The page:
A new report from Reuters, citing CoinShares, indicates that China’s Bitcoin miners now control a whopping 66% of the world’s crypto network’s processing power. This could be bad news for US miners as it signals China is quickly advancing.
Also known as “hashrate,” it’s the speed at which a computer is performing an operation in Bitcoin code to unlock coins, China has been steadily gaining hashrate share this year.
In June, China’s Bitcoin miners controlled 60% of the global hashrate, and now the figure is up to 66% in December.
Chris Bendkisen, head of research at CoinShares, believes the rapid increase in the Chinese share of hashrate could be due to the deployment of advanced mining technology.
“This is beneficial to the Chinese mining industry,” said Bendiksen. “If you are the first to increase your proportion of the hashrate, and you can do that before your competitors, that’s generally good.”
Mining crypto has become more difficult over the last several years as profitability sags. The overall Bitcoin hashrate has risen 80% since June, which in recent times, has created stronger profitability for miners who have access to cheap energy.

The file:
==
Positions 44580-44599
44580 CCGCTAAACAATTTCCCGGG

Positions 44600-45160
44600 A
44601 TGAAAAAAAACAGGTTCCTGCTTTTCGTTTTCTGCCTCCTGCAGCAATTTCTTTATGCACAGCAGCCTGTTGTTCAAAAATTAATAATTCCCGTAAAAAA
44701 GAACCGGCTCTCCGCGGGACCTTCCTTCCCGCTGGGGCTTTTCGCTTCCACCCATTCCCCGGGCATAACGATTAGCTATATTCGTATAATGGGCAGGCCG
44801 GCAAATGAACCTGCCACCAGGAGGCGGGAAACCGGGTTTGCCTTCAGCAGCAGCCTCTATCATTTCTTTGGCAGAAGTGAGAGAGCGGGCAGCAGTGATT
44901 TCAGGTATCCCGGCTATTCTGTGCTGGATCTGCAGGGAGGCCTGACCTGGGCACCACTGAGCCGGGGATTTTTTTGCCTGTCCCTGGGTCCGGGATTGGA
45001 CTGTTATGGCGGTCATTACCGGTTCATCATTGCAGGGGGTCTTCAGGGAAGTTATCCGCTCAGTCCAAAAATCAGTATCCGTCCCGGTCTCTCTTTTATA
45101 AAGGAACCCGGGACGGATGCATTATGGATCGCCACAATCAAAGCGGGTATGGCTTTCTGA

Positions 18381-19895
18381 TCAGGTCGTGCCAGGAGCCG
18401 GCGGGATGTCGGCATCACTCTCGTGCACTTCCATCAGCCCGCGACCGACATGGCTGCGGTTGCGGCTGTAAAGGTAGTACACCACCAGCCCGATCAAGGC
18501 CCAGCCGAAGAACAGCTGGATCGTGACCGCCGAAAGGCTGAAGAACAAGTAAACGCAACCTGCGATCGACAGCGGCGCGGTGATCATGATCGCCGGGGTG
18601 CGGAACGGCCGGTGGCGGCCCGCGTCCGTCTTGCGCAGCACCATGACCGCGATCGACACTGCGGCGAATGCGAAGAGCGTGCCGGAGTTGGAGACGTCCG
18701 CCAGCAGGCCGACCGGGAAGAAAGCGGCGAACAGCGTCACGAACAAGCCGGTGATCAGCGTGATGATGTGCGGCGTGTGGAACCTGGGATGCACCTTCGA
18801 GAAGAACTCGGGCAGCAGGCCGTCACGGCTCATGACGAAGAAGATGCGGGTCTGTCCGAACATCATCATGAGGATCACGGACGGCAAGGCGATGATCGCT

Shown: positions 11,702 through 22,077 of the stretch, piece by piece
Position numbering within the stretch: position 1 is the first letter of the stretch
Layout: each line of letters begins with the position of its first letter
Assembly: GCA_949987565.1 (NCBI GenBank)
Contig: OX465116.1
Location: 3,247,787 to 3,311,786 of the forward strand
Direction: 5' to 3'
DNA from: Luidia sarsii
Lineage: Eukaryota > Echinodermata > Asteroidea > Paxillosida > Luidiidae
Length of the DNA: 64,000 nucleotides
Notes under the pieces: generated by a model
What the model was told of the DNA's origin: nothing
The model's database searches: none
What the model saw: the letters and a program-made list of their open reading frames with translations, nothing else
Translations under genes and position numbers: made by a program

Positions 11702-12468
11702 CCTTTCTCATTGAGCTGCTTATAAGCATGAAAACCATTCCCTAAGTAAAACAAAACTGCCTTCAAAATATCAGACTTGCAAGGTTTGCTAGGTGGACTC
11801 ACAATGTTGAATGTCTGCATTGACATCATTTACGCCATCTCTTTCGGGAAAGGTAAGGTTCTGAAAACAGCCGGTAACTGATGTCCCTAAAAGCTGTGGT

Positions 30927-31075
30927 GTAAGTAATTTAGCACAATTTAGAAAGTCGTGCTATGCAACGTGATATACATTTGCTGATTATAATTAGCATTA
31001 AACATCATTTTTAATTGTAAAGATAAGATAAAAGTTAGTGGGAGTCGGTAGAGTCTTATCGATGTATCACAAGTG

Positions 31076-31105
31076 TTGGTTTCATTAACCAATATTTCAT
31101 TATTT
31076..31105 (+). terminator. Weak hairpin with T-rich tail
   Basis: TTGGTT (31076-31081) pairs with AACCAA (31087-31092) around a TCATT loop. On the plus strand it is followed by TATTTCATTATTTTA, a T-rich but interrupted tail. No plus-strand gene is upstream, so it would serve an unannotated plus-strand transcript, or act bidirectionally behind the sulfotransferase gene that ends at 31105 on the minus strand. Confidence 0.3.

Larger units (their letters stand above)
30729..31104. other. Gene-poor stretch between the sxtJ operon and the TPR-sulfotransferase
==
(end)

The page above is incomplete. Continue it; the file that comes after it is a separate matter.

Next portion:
With China controlling more and more of the world’s Bitcoin hashrate, some worry that the US could be falling behind the crypto curve, as Beijing is making a state effort to be a leader in blockchain.
Xiao Wunan, an executive vice-chairman of the China-backed Asia Pacific Exchange and Co-operation Foundation (APECF), recently told CNBC that Beijing’s crypto initiatives are strategically important to the communist party.
“Blockchain is the technology field that China started to develop almost at the same time as other countries in the world,” said Xiao, who was employed by the Chinese government. “It’s hard for China to claim technological supremacy on fields like Internet Plus [China’s initiative on information technology] or artificial intelligence, but the blockchain technology would be a perfect fit for China’s technological dominance.”
“It’s called ‘corner overtaking’ strategy in Chinese,” Xiao added.
The largest mining facilities in China are in Yunnan and Sichuan provinces, CoinShares said, which account for at least half the world’s hashrate.
Other top mining hubs are in the US, Russia, and Kazakhstan.
China could be laying the groundwork for a state-backed digital currency in the mid-2020s as it wants to become a leader in crypto in the intermediate timeframe.
So what’s next for Bitcoin?